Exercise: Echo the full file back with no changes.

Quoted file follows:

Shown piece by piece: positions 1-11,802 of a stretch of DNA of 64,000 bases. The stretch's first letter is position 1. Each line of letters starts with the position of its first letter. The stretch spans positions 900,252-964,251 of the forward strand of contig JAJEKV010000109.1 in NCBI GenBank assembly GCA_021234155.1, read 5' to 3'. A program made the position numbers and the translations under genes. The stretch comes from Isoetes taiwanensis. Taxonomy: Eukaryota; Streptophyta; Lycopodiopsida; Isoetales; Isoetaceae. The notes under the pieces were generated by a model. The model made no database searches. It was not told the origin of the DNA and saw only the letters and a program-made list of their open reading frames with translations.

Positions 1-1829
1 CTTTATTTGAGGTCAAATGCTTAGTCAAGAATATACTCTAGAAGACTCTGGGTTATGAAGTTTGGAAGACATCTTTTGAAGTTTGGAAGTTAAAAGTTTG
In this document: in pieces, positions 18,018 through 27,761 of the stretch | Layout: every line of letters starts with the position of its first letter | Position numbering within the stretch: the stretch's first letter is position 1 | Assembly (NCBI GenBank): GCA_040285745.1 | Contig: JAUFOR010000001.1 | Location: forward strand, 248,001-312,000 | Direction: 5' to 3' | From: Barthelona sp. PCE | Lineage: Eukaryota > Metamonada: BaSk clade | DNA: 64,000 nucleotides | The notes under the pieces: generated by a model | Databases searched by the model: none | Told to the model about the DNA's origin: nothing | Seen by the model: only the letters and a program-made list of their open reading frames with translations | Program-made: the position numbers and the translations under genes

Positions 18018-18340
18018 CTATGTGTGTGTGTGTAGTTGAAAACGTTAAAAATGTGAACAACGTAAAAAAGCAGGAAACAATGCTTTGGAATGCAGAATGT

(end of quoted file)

Shown piece by piece: positions 1-11,802 of a stretch of DNA of 64,000 bases. The stretch's first letter is position 1. Each line of letters starts with the position of its first letter. The stretch spans positions 900,252-964,251 of the forward strand of contig JAJEKV010000109.1 in NCBI GenBank assembly GCA_021234155.1, read 5' to 3'. A program made the position numbers and the translations under genes. The stretch comes from Isoetes taiwanensis. Taxonomy: Eukaryota; Streptophyta; Lycopodiopsida; Isoetales; Isoetaceae. The notes under the pieces were generated by a model. The model made no database searches. It was not told the origin of the DNA and saw only the letters and a program-made list of their open reading frames with translations.

Positions 1-1829
1 CTTTATTTGAGGTCAAATGCTTAGTCAAGAATATACTCTAGAAGACTCTGGGTTATGAAGTTTGGAAGACATCTTTTGAAGTTTGGAAGTTAAAAGTTTG
In this document: in pieces, positions 18,018 through 27,761 of the stretch | Layout: every line of letters starts with the position of its first letter | Position numbering within the stretch: the stretch's first letter is position 1 | Assembly (NCBI GenBank): GCA_040285745.1 | Contig: JAUFOR010000001.1 | Location: forward strand, 248,001-312,000 | Direction: 5' to 3' | From: Barthelona sp. PCE | Lineage: Eukaryota > Metamonada: BaSk clade | DNA: 64,000 nucleotides | The notes under the pieces: generated by a model | Databases searched by the model: none | Told to the model about the DNA's origin: nothing | Seen by the model: only the letters and a program-made list of their open reading frames with translations | Program-made: the position numbers and the translations under genes

Positions 18018-18340
18018 CTATGTGTGTGTGTGTAGTTGAAAACGTTAAAAATGTGAACAACGTAAAAAAGCAGGAAACAATGCTTTGGAATGCAGAATGT